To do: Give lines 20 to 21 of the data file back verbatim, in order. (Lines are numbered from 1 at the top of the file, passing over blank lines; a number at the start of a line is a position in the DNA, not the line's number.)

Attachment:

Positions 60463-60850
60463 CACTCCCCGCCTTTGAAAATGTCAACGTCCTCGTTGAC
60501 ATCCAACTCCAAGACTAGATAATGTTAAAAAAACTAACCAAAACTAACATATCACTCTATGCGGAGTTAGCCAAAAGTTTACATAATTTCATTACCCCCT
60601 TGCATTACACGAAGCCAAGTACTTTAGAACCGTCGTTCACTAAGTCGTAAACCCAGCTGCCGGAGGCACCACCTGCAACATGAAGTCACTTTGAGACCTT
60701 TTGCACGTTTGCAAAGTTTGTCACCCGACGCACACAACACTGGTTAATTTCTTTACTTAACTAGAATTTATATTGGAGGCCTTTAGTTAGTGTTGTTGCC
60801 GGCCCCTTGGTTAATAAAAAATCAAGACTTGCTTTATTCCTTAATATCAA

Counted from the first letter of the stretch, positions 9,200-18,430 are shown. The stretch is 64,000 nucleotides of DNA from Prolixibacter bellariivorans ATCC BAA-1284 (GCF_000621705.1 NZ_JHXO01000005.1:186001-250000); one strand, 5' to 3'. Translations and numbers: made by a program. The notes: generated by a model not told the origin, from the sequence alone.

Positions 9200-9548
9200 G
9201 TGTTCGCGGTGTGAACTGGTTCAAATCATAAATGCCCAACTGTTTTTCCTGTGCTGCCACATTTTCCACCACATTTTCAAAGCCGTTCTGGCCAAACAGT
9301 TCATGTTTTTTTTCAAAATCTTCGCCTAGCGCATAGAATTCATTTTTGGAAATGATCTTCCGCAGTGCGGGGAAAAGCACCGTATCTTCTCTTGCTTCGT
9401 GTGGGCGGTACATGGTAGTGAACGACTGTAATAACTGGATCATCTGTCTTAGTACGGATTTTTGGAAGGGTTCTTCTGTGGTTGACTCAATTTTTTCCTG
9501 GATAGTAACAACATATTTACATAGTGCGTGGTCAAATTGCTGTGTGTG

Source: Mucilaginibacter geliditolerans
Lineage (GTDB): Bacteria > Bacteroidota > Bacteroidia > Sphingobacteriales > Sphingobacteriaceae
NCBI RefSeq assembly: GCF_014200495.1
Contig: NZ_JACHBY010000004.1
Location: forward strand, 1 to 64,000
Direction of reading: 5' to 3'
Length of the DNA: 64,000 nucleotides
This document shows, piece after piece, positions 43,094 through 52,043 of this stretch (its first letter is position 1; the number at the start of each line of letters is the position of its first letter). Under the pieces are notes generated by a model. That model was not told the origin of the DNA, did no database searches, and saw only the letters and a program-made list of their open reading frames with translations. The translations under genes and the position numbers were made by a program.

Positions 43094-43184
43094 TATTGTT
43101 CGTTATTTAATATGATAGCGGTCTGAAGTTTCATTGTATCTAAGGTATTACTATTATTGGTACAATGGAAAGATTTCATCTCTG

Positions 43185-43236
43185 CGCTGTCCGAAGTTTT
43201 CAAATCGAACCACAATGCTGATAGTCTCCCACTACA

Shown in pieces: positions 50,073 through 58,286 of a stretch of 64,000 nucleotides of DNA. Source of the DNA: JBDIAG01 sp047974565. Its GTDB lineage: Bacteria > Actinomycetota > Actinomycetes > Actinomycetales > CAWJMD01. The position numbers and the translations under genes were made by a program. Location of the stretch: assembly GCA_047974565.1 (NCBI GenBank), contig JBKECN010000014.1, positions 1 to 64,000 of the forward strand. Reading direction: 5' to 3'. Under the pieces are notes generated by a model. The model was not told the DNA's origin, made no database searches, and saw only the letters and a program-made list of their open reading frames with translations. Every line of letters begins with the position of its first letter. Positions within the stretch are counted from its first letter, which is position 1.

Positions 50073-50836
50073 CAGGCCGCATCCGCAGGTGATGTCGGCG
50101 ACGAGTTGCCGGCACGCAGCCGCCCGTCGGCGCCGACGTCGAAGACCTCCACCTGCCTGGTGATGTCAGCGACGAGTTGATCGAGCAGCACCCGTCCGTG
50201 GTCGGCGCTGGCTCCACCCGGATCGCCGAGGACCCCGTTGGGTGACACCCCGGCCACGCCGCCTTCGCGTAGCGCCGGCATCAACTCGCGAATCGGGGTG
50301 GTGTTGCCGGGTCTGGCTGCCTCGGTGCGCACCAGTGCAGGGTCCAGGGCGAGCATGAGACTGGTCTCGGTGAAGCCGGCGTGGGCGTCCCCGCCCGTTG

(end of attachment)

Length of the DNA: 64,000 nucleotides
This document shows, piece after piece, positions 43,094 through 52,043 of this stretch (its first letter is position 1; the number at the start of each line of letters is the position of its first letter). Under the pieces are notes generated by a model. That model was not told the origin of the DNA, did no database searches, and saw only the letters and a program-made list of their open reading frames with translations. The translations under genes and the position numbers were made by a program.